One door closes
At Large in Ballard by Peggy Sturdivant
"When one door closes another door opens; but we so often look so long and so regretfully upon the closed door, that we do not see the ones which open for us." - Alexander Graham Bell (1847-1922)
The doors closed for good on Ballard's own Dandelion Restaurant in the last week, as did the glass door (repaired since the incident of the police cruiser) of Matt's Gourmet Hot Dogs. When a friend emailed me that Dandelion had closed I put on my shoes at 9 p.m. and trotted over to NW 24th Street hoping to debunk a rumor. Nothing that I researched this week turned out to be rumor, from the story of U.S. District Court Judge Carolyn Dimmick encountering her former chambers door in a pizzeria - to business closures.
Snoose Junction Pizzeria opened for business in January 2007 and tell me they are doing well. The back of their menu includes the explanation of the name and their commitment to being a "green" restaurant - down to recycled materials and delivery by bicycle (just launched). After co-owner Mark Ball finished sweeping the sidewalk in front of the business we talked about their first six months, and his plans for creating a cooperative in order to be able to purchase biodegradable paper products. The tabletops were once the lanes at Leilani and the doors to the bathrooms and offices came from renovations at the former Federal Courthouse (by way of Re-Store). As they say at Snoose Junction, "it's a brand new restaurant with built-in history."
Her Honor Carolyn R. Dimmick lived along Shilshole for 20 years before her late husband's health problems necessitated a move to Magnolia. From across the water she can see her former house and visits Ballard frequently, but she was not expecting the surprise friends engineered when they sent her to the ladies room at Snoose Junction. She told me that when she saw the story in the menu about items salvaged from the Western District Courts Building she thought, but that's not possible. Along with a door marked Witness Room there is her own former courthouse door versus that of a male counterpart. Her reaction was, "but I'm a living judge." There was an initial flurry of concern over whether other government items had met even less discreet ends and the General Services Administration considered seizing the doors. Judge Dimmick saw the humor and decided to just "roll with it." An employee visited Re-Store and unscrewed the nameplate from a remaining door; the Honorable Carolyn R. Dimmick had been gold-leafed for permanency and could not be so easily removed.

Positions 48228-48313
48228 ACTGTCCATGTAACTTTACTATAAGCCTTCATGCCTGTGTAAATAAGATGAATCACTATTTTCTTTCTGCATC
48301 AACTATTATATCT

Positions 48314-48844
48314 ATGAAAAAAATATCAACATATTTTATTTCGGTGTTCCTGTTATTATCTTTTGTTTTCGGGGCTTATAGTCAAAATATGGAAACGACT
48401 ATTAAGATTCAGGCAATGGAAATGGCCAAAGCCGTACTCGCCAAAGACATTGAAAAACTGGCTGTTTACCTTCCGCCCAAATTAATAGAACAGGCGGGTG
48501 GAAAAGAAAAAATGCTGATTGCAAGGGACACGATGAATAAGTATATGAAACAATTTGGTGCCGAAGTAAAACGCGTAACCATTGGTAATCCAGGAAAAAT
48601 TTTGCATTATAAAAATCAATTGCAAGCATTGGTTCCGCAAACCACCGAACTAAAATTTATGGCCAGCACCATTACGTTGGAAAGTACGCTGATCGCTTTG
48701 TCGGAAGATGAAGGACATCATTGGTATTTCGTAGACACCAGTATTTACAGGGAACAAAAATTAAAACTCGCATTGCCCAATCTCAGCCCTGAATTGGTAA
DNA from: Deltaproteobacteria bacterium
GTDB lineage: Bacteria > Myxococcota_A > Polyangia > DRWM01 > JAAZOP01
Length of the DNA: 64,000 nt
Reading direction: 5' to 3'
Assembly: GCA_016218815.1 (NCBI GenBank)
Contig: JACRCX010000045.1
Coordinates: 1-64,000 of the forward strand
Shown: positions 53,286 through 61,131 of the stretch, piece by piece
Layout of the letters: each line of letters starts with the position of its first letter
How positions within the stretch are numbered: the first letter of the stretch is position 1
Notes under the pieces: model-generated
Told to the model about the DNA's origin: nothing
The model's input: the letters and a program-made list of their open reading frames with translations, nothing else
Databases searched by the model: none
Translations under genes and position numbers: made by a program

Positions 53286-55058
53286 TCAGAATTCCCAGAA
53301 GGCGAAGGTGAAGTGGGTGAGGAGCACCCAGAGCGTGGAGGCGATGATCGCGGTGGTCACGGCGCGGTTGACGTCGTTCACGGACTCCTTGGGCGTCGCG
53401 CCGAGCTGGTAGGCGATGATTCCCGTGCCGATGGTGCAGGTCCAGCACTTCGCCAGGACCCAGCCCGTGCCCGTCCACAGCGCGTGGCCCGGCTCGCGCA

Since the relocation information was long gone from the window, I tracked down The Vac-Shack , a vacuum cleaner sales and repair business that was located on Leary Way for fourteen years. Its doorway was always flanked by neon uprights. According to Joyce (owner Mike Cain's mom) the new owner of the building that also housed Harvey's Tavern and is still home to The Dish, "planned to put in a coffee shop and made us move out." They looked for space in Ballard but could not find an affordable location. They are now in a former 7-11 at 3502 Meridien Avenue in Puyallup (four miles past Wild Waves - 253-435-7993) where other die-hard customers from Ballard have managed to find them. Per Joyce, business is "not as good as they'd like it to be yet." The locals must not know that vacuum cleaner wizards are now in their midst. Comments on my blog about their closure detailed Vac-Shack's understanding of the deep bonds between vacuum cleaners and their owners. Joyce still takes her Pekinese to work with her and promised to mail me supplies as needed. I wouldn't trust anybody else with my Eureka.
Finally, in my attempts to go beyond lonely signs posted on locked doors, I spoke with Connie Palmore, owner of Dandelion, which served its last meal of "Real Good Food "on July 8th. "Are you a customer, reporter, what exactly?" she rightly asked me before answering my questions. "A fan," I told her, "and a busybody."
Dandelion celebrated their third anniversary in April by opening on Sunday nights. Connie told me even as she realized that she needed to do something different, the restaurant was getting busier and busier. As most people know, the restaurant was the long-time dream of partners Carol Nockold and Connie Palmore; Carol died last December of Lou Gehrig's Disease. Until Connie refreshed my memory I couldn't even remember what was in the location before Dandelion revealed itself (an alteration shop) and "made the corner." In recent months she and chef Kristy Scott have been discussing how to honor Carol's dream, emotional ties with the community, and yet forge their own paths without Carol.
I told Connie that just two weeks ago in France when everyone in the village gathered at long, outside tables I thought about Dandelion and what I'd read about the owners' visits to Provence; planning their destination neighborhood restaurant while eating underneath the stars in Southern France. I didn't tell Connie but I know what it is like to lose a partner, and to carry on as best you can for the first months in a way you think honors the lost soul mate. I know what it is like to wake up and realize that your own life stretches ahead of you, and that you need to make changes based on your own needs. And so as one door closes, another one opens, but the memories, like dandelions, never really go away.
Peggy's e-mail is firstname.lastname@example.org She writes additional pieces for the P.I.'s Ballard Webtown at http://blog.seattlepi.nwsource.com/ballard